• The details might appeal most to those with a prurient interest. Especially if the book contains explicit description, even though it might be powerfully written, some publishing companies don’t want to dip into the details. That’s not for lack of courage but because of a sense that the approach to the topic isn’t one that suits how the publisher views itself.
  • Insufficient readers for a tale of woe. Readers tend to want to read uplifting books in a world that feels increasingly dark. (Read Cynthia’s recent post on the new fiction trend: uplit.)
  • The work isn’t unique. As much as we all abhor how common sexual assault is in families today, this writer’s story isn’t one-of-a-kind. Yes, it’s unique to her, the person who experienced it, but at every writers conference I attend I will meet at least one, often more, conferees with similar stories they are writing.
  • Lack of a platform. In her essay, the writer indicates she heard from publishing personnel that she didn’t have adequate connections to readers to help sell her book. Yeah, we all know what a millstone the word “platform” is around many a writer’s neck.

As you can see, a publishing house’s decision can be nuanced and go beyond just the money.

Is Publishing Soulless?

Does this mean that everyone who is connected to making publishing decisions is soulless? Absolutely not.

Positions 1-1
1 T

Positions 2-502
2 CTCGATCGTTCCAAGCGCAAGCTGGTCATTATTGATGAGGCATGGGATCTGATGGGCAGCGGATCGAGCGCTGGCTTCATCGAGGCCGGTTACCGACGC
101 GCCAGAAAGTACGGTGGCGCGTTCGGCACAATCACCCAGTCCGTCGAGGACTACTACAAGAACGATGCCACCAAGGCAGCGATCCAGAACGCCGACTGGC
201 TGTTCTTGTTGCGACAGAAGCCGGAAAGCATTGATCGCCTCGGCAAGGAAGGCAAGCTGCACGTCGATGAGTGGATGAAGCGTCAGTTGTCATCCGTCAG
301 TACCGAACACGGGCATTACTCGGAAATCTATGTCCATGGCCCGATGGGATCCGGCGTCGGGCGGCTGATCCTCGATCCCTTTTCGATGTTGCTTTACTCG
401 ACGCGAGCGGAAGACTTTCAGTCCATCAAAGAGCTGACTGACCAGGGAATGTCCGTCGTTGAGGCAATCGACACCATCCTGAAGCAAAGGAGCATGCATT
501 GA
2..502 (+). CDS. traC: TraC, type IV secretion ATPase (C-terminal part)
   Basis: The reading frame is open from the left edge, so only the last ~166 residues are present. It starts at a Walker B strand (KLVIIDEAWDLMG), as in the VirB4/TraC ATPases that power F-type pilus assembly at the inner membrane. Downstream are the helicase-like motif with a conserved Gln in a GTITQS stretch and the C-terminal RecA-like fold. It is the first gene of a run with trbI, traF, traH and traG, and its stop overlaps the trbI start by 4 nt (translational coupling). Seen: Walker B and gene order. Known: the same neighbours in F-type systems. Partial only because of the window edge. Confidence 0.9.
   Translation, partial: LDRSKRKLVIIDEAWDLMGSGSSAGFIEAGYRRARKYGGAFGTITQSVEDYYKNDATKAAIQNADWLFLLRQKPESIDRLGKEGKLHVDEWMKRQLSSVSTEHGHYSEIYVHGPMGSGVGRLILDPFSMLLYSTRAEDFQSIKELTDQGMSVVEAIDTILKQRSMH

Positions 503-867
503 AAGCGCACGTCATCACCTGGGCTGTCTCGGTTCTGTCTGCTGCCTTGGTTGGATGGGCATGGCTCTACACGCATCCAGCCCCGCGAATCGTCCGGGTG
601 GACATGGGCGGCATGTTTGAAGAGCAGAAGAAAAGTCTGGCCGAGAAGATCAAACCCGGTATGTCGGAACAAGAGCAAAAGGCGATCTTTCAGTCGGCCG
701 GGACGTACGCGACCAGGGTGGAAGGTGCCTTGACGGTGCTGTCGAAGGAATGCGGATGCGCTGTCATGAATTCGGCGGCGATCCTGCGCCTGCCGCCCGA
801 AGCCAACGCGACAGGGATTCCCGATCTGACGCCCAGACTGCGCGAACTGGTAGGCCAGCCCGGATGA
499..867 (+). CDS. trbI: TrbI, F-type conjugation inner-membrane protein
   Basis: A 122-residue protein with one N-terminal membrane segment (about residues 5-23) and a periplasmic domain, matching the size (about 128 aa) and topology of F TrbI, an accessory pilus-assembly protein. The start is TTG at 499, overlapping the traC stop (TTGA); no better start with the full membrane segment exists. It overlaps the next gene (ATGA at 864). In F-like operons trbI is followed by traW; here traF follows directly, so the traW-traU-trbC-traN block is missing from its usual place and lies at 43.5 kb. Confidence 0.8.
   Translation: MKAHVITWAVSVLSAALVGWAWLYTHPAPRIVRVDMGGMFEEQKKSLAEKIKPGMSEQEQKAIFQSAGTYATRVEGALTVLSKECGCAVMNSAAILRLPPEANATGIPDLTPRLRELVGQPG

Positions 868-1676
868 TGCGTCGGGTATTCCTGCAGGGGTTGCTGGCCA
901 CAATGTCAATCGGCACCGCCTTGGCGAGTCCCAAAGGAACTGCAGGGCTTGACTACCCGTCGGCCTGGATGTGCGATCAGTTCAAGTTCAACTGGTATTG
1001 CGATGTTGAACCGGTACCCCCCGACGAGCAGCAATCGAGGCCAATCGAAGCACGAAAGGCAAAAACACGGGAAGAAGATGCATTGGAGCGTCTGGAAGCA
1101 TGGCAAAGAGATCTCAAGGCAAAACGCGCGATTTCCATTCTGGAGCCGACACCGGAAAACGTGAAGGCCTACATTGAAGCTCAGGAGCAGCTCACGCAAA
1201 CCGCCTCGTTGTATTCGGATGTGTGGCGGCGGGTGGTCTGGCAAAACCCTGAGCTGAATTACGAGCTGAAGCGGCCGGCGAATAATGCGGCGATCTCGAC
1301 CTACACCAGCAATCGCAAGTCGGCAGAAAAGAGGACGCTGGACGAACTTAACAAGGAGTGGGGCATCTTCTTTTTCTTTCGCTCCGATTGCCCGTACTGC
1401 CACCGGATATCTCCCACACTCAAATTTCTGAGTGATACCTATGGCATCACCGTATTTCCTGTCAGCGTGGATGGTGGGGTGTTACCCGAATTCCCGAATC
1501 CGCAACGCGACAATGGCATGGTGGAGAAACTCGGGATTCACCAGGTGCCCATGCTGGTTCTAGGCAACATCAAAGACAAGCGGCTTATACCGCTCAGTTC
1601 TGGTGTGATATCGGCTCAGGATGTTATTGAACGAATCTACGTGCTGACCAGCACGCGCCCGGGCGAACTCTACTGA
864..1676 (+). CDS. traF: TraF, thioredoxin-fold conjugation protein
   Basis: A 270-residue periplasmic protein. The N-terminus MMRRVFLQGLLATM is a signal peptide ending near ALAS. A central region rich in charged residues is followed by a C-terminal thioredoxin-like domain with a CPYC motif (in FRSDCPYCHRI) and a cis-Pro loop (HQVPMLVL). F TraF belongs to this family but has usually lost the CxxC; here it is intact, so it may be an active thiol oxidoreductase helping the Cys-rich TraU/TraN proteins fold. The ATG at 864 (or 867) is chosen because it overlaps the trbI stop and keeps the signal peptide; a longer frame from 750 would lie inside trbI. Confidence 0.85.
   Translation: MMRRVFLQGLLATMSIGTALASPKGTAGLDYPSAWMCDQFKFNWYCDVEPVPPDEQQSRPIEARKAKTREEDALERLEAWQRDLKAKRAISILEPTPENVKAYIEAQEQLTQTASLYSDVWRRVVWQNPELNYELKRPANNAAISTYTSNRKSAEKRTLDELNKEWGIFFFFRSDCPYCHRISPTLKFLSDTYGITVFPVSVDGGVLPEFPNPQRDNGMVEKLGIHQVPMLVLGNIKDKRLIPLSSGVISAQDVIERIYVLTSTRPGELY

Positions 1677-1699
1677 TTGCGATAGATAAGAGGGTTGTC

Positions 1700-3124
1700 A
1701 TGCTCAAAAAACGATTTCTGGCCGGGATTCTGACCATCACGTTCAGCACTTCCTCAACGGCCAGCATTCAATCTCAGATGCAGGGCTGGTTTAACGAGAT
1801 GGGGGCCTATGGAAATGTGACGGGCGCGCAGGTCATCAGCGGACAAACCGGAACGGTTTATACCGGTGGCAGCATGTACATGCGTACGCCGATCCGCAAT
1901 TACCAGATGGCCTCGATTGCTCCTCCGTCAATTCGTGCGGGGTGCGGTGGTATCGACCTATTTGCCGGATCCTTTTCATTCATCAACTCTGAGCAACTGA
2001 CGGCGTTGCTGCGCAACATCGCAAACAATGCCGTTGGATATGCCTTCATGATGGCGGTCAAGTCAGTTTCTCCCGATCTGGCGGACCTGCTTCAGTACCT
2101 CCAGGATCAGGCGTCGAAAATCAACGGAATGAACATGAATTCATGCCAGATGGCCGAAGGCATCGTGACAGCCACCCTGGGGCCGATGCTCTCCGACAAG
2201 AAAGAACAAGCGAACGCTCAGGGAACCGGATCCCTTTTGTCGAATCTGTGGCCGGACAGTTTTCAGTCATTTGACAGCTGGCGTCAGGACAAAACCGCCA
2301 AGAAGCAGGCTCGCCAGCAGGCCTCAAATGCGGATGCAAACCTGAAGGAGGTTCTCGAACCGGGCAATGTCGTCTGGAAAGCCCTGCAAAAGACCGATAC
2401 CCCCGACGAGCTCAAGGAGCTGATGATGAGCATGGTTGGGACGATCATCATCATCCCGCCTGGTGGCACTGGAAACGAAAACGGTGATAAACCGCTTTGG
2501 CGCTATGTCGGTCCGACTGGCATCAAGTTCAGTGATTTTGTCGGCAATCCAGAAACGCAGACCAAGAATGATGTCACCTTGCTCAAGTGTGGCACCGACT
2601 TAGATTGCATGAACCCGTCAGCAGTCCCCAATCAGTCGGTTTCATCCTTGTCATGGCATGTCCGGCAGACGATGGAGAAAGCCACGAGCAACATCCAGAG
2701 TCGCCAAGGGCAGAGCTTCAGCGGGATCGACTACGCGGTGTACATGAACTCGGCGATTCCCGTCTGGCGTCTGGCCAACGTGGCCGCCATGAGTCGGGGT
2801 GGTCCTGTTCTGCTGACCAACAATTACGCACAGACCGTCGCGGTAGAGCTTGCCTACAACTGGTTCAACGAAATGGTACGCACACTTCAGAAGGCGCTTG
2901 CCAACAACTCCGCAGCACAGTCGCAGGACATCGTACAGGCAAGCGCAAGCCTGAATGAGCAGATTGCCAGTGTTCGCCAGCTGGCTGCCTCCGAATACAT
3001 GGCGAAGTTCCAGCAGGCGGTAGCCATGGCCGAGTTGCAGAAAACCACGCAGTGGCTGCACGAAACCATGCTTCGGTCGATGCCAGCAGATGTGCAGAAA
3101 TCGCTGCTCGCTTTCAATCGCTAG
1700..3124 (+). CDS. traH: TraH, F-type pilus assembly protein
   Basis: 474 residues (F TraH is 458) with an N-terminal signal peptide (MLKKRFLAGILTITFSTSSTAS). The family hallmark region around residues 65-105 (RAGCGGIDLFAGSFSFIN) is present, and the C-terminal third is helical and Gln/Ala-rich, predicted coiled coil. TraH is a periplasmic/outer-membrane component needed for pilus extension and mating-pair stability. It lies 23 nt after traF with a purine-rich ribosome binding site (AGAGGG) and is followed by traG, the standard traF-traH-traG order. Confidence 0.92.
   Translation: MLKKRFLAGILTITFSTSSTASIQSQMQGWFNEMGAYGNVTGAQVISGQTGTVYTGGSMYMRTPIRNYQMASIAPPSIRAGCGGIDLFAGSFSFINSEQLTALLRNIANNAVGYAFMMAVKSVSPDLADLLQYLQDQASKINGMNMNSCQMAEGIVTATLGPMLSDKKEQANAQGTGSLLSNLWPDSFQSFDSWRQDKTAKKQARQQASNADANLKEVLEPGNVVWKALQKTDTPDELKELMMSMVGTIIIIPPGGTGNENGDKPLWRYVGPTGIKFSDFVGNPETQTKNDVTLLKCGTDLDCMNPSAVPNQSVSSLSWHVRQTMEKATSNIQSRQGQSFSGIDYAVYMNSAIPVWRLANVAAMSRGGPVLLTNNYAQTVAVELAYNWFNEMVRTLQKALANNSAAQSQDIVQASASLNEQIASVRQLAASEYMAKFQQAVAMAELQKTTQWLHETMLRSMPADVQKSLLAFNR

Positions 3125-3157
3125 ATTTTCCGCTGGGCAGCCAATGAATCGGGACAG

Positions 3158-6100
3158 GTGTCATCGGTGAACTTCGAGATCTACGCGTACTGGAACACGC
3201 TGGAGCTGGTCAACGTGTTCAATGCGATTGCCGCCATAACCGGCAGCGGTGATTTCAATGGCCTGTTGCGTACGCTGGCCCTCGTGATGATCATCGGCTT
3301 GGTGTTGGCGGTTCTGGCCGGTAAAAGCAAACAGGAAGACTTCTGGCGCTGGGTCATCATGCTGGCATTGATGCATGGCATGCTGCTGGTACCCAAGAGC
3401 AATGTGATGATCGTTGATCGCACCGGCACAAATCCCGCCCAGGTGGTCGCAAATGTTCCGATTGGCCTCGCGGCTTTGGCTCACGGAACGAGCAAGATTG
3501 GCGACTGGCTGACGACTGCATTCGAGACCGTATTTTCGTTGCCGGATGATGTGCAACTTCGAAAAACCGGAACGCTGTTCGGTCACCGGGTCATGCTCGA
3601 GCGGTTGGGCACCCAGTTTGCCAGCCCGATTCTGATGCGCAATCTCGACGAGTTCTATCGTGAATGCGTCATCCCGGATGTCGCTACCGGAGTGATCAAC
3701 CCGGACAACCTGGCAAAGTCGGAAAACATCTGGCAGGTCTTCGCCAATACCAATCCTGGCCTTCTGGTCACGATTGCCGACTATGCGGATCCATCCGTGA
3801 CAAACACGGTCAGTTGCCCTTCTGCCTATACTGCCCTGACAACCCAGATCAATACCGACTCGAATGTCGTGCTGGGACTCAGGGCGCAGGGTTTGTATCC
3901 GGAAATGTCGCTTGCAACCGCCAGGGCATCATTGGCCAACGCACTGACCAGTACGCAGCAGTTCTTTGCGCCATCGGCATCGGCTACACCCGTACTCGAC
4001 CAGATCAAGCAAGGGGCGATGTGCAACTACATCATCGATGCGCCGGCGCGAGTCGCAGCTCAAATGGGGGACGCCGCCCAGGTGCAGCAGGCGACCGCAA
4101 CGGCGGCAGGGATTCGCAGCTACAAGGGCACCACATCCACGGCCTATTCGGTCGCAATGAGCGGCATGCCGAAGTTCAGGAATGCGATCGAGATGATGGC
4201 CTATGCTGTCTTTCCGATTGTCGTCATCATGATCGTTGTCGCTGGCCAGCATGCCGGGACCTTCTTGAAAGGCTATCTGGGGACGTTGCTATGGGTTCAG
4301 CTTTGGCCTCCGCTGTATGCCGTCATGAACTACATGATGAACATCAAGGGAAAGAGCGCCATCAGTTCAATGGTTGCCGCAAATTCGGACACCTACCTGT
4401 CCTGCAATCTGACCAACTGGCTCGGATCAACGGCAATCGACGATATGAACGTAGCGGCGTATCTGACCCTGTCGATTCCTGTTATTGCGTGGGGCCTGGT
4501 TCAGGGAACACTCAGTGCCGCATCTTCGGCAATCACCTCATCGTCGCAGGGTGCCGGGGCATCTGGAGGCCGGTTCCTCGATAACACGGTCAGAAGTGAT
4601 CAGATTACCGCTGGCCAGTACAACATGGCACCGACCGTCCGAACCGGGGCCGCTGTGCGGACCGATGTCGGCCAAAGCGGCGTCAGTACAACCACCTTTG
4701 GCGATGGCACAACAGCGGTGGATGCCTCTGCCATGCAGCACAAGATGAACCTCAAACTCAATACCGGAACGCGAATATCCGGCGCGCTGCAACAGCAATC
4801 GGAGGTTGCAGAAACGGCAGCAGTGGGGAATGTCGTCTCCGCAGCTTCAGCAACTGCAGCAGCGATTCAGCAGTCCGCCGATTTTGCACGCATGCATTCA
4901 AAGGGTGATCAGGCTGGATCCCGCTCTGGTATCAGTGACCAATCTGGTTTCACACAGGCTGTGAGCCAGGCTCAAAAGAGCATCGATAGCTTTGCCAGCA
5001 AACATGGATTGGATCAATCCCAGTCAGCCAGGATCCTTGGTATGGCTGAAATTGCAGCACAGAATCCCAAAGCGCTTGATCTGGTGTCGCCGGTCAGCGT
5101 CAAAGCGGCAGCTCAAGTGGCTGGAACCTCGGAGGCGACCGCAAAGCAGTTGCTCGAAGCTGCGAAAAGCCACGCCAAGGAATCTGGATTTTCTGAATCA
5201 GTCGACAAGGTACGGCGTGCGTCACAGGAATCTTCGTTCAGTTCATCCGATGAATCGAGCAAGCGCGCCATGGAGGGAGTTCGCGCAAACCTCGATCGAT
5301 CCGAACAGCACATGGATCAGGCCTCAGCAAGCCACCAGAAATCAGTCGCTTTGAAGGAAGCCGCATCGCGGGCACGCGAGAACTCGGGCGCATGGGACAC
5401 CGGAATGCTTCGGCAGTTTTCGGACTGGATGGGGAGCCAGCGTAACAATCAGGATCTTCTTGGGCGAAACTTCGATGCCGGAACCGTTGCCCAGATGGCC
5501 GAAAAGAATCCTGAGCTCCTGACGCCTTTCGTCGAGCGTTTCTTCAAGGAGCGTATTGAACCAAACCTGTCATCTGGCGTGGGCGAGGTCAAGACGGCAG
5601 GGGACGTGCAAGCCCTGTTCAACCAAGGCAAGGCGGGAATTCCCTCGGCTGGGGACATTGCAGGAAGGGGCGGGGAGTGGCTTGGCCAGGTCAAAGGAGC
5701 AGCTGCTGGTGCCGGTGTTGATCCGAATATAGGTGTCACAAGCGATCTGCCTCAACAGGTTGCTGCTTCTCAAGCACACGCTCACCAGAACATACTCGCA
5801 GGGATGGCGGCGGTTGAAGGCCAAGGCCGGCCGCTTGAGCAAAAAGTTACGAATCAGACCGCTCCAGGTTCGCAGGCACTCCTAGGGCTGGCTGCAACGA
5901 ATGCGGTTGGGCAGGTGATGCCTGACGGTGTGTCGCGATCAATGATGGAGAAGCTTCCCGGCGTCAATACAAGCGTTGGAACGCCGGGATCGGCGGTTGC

Last year I landed a contract for a new-ish author when a publishing house decided that he has important things to explore with readers–despite his small platform. They agreed with me that he is someone worth taking a risk on, in hopes of building him into an author who will write for decades to come and move the needle in people’s hearts closer to God.

Was this publisher easy to find? No. I looked diligently and over many months. And this was my client’s second project, not his first, which I could not sell.

A few years ago, I knew I had found the right publishing house for a project I was representing when I was told the company’s president cried when he heard the story that formed the book’s core. To say his heart is in his business is an understatement.

What to Do…

So what should that essay writer do with her memoir? First of all, recognize that every manuscript is not destined to find a publisher–most won’t. We all write for many reasons, and this project, for her, certainly is written from her heart. The writing thereof hopefully helped her to come to grips with the horrible things done to her. And that would be a healing journey for her. Finding a wound less festered surely is worth a great deal.

Other ways to use one’s life history are viable and worthy of consideration as well. I’ll explore some of those in an upcoming blog post.

For you, the blog post reader…

Might I suggest you take off your Creative hat and plunk on a Business hat? And then ask yourself these questions: Why do I believe a publisher can make a profit with my book? What would I need to change, if anything, to make it profitable? Am I willing to do that?

If you’d like, tell us your answers in the Comments below.